Turn On Motion Smoothing for Live Sports (Then Turn It Off)-news

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TV wonks tend to rail against the motion smoothing feature on TVs. I know, because I’m one of them; I tell people to turn off the feature whenever possible. However, there is one important exception: live sports.

Turn motion smoothing on for the game. Seriously, it’s one of the few cases where motion smoothing is good.

What Is Motion Smoothing?

Motion smoothing is a video-processing feature on most TVs, which injects frames in between the frames of a video signal to make the motion look less jerky. These frames are interpolated, calculating halfway points and processing the picture to keep the video even and consistent. It works, but in the process of adding frames and smoothing out the action, the video starts to look unnatural. It’s often called the “soap opera effect,” and it makes the movies and shows you’re watching look like they’re all recorded for daytime TV.

Film content is usually recorded at 24 frames per second, and TV content is usually kept at 30. Motion smoothing bumps those numbers up to 60, 120, or even (depending on the math of the TV manufacturer) 960 with different tricks. When the carefully produced content you’re watching was created, edited, and mastered at 24 and 30 frames per second, making it look smoother is really jarring. So yes, turn off motion smoothing if you’re watching a TV show or movie.

Depending on your TV model, the interface for turning motion smoothing on might look something like this (this one is for Android TV)

Why Motion Smoothing Is Good for Sports

On the flip side, motion smoothing is a useful feature when you’re watching live sports, which show you the camera feed, filtered through a studio and editing bay, straight to your TV. You’re watching players on the field right now, and tracking the ball as it gets passed, kicked, thrown, and shot. So it isn’t quite the mastered artistic vision of a movie or TV show. Also, depending on your TV provider, the live feed will be a nice 60 frames per second, because you want as much detail and smoothness in the motion as possible.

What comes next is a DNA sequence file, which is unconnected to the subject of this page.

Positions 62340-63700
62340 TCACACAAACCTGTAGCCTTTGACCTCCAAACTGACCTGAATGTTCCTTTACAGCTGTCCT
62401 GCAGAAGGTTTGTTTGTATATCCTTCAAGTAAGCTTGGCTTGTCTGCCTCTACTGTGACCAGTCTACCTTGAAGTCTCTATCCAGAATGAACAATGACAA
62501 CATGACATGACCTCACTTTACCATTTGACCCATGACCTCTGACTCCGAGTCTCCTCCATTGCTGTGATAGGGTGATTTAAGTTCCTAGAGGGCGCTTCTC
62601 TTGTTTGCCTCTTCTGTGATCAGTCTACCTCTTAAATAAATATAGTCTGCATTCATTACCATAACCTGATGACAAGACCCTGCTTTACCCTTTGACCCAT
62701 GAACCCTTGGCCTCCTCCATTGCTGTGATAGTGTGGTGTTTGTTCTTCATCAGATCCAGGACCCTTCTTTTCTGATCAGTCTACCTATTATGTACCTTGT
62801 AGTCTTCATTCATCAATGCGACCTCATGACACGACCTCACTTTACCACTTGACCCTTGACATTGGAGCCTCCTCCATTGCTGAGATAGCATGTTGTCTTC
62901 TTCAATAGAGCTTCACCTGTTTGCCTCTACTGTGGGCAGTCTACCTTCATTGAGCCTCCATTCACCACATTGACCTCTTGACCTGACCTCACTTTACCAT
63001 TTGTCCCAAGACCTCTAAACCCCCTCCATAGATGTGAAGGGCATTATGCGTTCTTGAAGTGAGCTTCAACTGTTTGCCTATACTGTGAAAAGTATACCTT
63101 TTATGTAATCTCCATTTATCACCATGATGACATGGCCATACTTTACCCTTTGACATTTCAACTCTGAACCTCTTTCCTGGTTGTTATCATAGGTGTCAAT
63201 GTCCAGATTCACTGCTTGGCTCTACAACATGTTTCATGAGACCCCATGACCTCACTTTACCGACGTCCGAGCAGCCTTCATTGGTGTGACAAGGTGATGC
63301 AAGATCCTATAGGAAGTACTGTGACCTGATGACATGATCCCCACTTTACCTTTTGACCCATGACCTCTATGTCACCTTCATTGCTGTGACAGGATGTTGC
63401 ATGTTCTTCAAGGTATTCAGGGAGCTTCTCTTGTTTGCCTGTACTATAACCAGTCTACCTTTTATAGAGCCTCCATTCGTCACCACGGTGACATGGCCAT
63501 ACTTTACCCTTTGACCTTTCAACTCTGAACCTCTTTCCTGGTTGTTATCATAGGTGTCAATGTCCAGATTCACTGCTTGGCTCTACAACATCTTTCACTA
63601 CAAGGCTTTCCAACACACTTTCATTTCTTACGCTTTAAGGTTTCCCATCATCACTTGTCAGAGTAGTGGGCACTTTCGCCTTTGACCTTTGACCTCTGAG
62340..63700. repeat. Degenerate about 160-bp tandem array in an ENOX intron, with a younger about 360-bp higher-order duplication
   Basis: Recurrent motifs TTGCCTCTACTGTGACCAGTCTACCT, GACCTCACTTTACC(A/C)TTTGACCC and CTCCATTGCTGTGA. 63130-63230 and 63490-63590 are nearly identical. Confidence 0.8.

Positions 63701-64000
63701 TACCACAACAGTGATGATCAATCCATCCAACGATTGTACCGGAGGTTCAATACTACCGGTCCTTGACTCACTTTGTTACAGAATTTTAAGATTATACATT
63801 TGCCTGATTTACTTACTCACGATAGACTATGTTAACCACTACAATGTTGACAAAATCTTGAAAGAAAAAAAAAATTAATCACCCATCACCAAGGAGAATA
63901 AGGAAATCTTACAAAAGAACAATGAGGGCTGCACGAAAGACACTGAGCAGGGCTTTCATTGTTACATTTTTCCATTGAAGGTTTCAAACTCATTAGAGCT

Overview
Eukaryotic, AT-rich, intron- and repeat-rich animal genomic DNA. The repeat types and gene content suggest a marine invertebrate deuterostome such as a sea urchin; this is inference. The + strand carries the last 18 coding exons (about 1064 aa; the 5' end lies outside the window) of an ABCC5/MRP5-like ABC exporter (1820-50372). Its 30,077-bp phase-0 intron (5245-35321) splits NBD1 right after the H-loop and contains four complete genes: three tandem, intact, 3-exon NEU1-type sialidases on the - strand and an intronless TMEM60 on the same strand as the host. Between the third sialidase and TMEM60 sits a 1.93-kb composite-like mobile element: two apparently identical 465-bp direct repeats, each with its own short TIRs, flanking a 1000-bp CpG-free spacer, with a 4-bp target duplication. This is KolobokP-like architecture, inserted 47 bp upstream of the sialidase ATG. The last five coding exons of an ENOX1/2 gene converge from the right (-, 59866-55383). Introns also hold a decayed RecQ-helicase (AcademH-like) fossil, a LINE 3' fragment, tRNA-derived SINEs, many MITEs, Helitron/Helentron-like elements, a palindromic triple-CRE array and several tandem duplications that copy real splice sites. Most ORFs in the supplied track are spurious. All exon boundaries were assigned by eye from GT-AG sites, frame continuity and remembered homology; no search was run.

More importantly, live sports pans back and forth across the field or court constantly. Because of how TVs actually draw the pictures they show, this left-to-right motion wreaks havoc on the picture. You’ve probably noticed this if you’ve ever seen the video stutter as the picture pans across the field. This is precisely what motion smoothing can fix without adding many more problems to the experience.

The frame interpolation motion-smoothing features perform is ideal for panning shots in sports, and very quick cuts back and forth with live video. It isn’t making film or TV content look unnatural, it’s simply evening out and improving the potentially jerky feed you’re watching. Turning motion smoothing on for live sports should help reduce the choppiness and jerkiness of those fast pans back and forth across the field.

Motion smoothing can help improve your live sports experience, so turn it on for any sport where there’s a lot of action shifting horizontally across the screen. It’ll improve your experience.

Just remember to turn motion smoothing off when you watch anything else.

How to Fix Other Common TV Issues

If you have other TV problems, these easy fixes will help you get your picture straight, bright, and untinted. And if you’re curious about our TV reviewing process, check out how we test TVs.

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